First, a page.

John Oliver Takes On the Bleak Future of Journalism

“The media is a food chain that would fall apart without local newspapers.”

On Sunday, John Oliver focused the main segment of the latest Last Week Tonight on the steady collapse of print journalism and the overwhelming focus newsrooms have today on pushing viral content. This is despite the fact that most digital outlets rely heavily on the newspapers they are quickly replacing.

“It’s pretty obvious without newspapers around to cite, TV news would just be Wolf Blitzer endlessly batting a ball of yarn around,” Oliver said.

But with plummeting profits and people’s unwillingness to pay for news, local journalism is struggling to survive.

“We’ve just grown accustom to getting our news for free,” Oliver said. “The longer that we get something for free, the less willing we are to pay for it.”

To help make his point, Oliver concluded his segment with a frightening Spotlight spoof about a hard-hitting reporter (played by Bobby Cannavale) trying to break a story about city hall corruption—all in the face of his manager’s demand for story clicks.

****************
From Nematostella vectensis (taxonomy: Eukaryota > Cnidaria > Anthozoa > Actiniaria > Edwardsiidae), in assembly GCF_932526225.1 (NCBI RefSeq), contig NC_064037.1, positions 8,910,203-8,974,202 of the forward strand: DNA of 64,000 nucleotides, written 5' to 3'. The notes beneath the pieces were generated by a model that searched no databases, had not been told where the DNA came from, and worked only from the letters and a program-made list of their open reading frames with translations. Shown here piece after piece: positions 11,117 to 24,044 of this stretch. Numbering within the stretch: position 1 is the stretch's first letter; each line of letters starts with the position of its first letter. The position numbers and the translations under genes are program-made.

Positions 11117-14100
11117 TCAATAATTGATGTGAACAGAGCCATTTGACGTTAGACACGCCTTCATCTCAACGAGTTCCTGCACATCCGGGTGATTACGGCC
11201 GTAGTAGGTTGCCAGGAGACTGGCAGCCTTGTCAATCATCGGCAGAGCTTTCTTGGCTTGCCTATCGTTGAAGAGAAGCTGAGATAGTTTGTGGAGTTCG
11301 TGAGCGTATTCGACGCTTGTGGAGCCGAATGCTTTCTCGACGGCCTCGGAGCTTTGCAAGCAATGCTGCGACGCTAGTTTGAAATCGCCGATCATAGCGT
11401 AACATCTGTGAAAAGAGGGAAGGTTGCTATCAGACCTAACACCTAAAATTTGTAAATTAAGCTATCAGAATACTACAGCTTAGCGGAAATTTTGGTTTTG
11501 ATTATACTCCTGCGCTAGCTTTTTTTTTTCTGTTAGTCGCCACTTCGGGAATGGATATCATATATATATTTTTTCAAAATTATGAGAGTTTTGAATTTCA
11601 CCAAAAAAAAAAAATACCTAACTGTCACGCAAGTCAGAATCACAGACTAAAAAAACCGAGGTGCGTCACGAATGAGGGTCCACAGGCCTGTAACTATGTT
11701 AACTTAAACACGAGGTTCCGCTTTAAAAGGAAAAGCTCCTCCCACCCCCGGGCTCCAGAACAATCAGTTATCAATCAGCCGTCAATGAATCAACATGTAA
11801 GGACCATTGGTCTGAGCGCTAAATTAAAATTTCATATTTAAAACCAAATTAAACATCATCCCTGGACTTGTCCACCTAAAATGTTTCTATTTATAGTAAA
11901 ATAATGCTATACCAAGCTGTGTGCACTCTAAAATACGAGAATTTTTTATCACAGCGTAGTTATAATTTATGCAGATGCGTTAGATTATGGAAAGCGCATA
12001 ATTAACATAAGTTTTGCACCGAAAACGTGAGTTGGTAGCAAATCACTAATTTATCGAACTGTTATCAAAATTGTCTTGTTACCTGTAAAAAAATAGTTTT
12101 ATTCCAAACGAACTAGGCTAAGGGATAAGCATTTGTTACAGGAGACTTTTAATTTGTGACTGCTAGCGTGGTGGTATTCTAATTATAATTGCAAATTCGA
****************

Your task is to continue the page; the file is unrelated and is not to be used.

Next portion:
One More Thing

And it's a big one. Mother Jones is launching a new Corruption Project to do deep, time-intensive reporting on the corruption that is both the cause and result of the crisis in our democracy.

The more we thought about how Mother Jones can have the most impact right now, the more we realized that so many stories come down to corruption: People with wealth and power putting their interests first—and often getting away with it.

Our goal is to understand how we got here and how we might get out. We're aiming to create a reporting position dedicated to uncovering corruption, build a team, and let them investigate for a year—publishing our stories in a concerted window: a special issue of our magazine, video and podcast series, and a dedicated online portal so they don't get lost in the daily deluge of headlines and breaking news.

We want to go all in, and we've got seed funding to get started—but we're looking to raise $500,000 in donations this spring so we can go even bigger. You can read about why we think this project is what the moment demands and what we hope to accomplish—and if you like how it sounds, please help us go big with a tax-deductible donation today.

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